Reducing Pay for Remote Workers Will Present Interesting Legal Questions – Including Unexpected Complexities

By Rachel Puryear

As many people who worked remotely during the pandemic will now continue to do so permanently, some tech companies such as Google are weighing cutting pay for remote workers. Naturally, this gives rise to a hot debate.

Toy dinosaurs, one blue T-Rex and one orange Brontosaurus, posed as though they are arguing with one another, on an office rug.

The Employers’ Perspective:

Google’s side of the argument is that they do and always have paid employees differently based on location. This is to compensate for the higher cost of living in certain cities, and attract talent by ensuring that workers in pricy cities can enjoy a standard of living comparable to those elsewhere.

If an employee does not live close to an office in order to work in person, the employer should not pay a location-based differential, Google argues. Furthermore, employees working remotely save time and money by not commuting. If getting to work is much less of an expensive hassle, isn’t that worth a certain degree of pay cut?

The Remote Workers’ Perspective:

In short; Google can afford to continue to pay full salaries, the remote workers argue. Pay is based upon the value of employees’ work, not where they work from. Besides, Google can save money on office space if more people work from home. Furthermore, pay should not be based upon employees’ financial and personal choices.

What Makes Sense, and Where it Gets Tricky:

Google probably has written company policy, predating the pandemic, which spells out location-based pay. Individual employees’ offer letters might have also specified that the compensation package was based upon the employee working in a particular office.

If this is true; Google could show that employee pay is specific to location, and that they are not simply penalizing remote workers. If that’s the case, they can likely enforce location-based pay policies.

However, if this becomes a trend and more employers start paying lower wages to remote workers, some of them could find themselves in hot water over disability accommodation and other equal opportunity matters.

Remote Work Ties in With Disability Accommodations, Civil Rights:

One significant factor driving the standoff over remote work is that remote work can help level the playing field a lot for many workers who tend to be marginalized in job markets and in workplaces. Workers with disabilities and health considerations, parents of young children, family caregivers, some neurodiverse individuals, some members of the LGBT community and others needing to live around supportive and accepting communities, and more; often find remote work not just convenient, but important or even essential to holding down a regular job.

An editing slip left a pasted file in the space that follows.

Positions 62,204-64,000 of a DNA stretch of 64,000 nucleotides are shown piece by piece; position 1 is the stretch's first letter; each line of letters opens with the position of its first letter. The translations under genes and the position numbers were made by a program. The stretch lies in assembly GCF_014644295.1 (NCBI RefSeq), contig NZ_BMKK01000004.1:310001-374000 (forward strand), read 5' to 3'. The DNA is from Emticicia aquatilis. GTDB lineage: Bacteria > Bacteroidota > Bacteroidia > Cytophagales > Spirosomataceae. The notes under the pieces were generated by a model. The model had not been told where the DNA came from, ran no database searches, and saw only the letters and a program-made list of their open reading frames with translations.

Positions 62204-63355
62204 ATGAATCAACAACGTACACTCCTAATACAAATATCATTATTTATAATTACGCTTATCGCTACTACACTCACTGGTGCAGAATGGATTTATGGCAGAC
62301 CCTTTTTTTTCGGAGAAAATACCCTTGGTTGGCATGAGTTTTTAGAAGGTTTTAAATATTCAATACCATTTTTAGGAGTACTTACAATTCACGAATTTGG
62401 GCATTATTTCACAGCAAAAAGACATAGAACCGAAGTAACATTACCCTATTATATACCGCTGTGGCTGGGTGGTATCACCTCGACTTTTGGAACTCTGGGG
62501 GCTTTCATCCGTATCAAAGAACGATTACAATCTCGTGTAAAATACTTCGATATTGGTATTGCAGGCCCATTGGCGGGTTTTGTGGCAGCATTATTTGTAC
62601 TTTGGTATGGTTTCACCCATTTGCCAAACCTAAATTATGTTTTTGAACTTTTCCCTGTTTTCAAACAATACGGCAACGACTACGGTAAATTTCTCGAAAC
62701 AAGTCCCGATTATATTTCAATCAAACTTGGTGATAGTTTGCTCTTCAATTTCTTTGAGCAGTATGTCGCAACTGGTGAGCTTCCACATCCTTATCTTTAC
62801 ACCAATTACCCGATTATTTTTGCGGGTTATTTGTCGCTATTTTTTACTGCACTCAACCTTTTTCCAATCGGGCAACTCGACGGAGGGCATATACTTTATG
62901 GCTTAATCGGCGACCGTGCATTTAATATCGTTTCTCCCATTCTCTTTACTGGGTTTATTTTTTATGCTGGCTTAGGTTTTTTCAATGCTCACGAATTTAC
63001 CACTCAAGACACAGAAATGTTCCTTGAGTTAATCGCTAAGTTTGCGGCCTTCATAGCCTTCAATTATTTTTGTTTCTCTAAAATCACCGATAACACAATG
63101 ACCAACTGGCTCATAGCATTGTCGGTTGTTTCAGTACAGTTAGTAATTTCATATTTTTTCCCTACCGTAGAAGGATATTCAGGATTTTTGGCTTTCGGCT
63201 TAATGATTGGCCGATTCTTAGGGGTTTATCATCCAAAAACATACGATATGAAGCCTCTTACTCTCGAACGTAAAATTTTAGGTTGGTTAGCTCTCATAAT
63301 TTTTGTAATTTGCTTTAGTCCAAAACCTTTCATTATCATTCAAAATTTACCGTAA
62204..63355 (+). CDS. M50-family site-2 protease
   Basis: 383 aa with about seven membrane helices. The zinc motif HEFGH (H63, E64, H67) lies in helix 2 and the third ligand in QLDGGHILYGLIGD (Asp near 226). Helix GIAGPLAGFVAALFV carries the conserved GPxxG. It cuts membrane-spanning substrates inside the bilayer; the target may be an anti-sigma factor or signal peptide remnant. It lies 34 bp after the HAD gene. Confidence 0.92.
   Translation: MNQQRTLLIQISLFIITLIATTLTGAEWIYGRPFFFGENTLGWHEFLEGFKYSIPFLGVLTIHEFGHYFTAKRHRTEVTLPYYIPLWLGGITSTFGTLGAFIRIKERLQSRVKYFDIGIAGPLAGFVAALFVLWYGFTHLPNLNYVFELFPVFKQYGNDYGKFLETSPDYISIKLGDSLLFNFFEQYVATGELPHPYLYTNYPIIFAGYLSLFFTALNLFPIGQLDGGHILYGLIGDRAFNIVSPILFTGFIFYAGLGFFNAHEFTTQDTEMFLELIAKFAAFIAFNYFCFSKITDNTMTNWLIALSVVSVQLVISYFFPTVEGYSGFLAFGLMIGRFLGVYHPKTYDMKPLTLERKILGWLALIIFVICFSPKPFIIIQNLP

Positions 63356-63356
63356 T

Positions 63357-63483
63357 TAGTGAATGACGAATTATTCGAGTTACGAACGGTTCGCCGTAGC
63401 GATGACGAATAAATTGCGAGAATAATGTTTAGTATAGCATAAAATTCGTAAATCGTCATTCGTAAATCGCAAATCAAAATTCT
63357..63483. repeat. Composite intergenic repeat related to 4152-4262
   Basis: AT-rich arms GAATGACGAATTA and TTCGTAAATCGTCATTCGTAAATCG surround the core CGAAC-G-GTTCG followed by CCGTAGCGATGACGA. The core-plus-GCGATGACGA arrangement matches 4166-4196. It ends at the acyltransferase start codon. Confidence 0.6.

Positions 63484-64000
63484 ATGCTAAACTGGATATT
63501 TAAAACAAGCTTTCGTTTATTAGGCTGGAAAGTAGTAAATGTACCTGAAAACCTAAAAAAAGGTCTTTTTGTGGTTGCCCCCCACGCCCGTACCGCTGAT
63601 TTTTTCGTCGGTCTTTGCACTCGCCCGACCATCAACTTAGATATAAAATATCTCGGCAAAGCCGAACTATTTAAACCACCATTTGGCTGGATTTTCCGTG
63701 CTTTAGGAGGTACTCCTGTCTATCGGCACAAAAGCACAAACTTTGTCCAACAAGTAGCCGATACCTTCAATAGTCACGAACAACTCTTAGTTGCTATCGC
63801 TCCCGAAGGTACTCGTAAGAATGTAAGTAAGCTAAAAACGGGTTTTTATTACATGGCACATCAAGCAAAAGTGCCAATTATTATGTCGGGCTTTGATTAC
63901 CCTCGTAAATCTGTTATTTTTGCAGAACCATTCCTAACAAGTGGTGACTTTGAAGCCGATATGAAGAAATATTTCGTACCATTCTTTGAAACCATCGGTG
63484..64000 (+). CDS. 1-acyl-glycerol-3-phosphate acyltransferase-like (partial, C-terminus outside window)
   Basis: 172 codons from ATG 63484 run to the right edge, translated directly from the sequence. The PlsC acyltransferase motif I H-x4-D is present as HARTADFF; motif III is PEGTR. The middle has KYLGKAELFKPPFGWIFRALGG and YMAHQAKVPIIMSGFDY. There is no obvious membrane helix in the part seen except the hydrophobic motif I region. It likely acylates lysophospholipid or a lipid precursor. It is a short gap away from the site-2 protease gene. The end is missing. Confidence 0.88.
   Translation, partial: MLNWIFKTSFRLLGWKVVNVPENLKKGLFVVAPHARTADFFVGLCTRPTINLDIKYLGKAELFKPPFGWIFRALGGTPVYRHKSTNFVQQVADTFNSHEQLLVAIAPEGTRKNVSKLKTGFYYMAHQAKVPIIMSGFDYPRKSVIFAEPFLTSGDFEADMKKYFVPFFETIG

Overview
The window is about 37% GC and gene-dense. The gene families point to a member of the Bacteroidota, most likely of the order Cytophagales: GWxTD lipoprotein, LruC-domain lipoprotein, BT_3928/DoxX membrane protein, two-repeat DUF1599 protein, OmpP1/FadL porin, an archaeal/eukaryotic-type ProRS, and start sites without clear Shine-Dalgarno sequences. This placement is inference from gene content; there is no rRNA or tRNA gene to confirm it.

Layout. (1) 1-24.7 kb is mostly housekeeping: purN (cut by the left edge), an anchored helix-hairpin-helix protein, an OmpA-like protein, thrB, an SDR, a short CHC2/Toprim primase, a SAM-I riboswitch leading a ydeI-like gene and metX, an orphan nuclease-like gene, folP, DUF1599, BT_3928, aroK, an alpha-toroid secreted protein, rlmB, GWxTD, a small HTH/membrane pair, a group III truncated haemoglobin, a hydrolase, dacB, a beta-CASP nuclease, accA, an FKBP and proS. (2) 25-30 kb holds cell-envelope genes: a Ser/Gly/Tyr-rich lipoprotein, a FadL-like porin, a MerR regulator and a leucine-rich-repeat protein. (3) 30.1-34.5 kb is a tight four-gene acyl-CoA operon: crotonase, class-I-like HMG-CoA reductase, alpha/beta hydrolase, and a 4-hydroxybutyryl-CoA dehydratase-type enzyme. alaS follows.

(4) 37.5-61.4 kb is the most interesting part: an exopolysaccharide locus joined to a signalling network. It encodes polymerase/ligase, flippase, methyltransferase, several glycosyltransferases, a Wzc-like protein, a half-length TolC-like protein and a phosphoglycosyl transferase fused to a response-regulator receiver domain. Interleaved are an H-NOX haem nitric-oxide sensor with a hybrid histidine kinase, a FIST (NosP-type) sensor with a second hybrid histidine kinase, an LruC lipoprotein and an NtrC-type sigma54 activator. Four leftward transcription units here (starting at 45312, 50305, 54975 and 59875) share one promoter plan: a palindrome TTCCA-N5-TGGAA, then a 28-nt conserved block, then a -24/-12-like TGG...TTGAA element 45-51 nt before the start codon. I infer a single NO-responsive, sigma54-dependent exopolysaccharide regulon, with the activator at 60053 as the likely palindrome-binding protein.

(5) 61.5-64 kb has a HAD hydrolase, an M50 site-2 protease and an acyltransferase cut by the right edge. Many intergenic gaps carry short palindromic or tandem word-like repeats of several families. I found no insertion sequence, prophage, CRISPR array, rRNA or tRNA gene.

Accordingly, companies who pay less to remote workers and appear to be doing so as a penalty, or as simply taking advantage; could be viewed as discriminating against the types of workers who tend to especially benefit from remote work. The likelihood of trouble for a particular employer would depend a lot on how they handle communication around the matter. Employers with a hostile attitude towards remote workers could find themselves subject to some rather interesting lawsuits based upon equal opportunity laws – and such cases could present some novel questions for judges and juries.

In short, I do not think employers across the board will suddenly find themselves sued over remote work and pay differentials. Most American workers surveyed said that they would take a small pay cut to work from home permanently. The results of this survey suggest that most workers feel that a small pay reduction is a good tradeoff for the benefits of working from home, and recognize the savings in costs and time of doing so.

However, employers will need to be careful about how their company policy is written and communicated. This is important in ensuring that workers desiring remote work because of special needs do not feel unduly penalized for doing so.

Furthermore, employers paying a differential to in-person versus remote workers ought to consider making the differential as small as is feasible to do without hardship – particularly where no company policy supports good reason for a differential. Most respondents in the above survey said they would not accept more than a 5% pay cut to work at home. Pay cuts greater than that therefore could put an employer at greater risk of problems down the road.

Thank you, dear readers, for reading, following, and sharing. Here’s to your having the work flexibility you need, and fair opportunities.

Note: This post is strictly an opinion. Nothing in this post constitutes legal advice. Legal advice will vary greatly depending upon specific situations. Individuals with legal questions should consult a qualified attorney.


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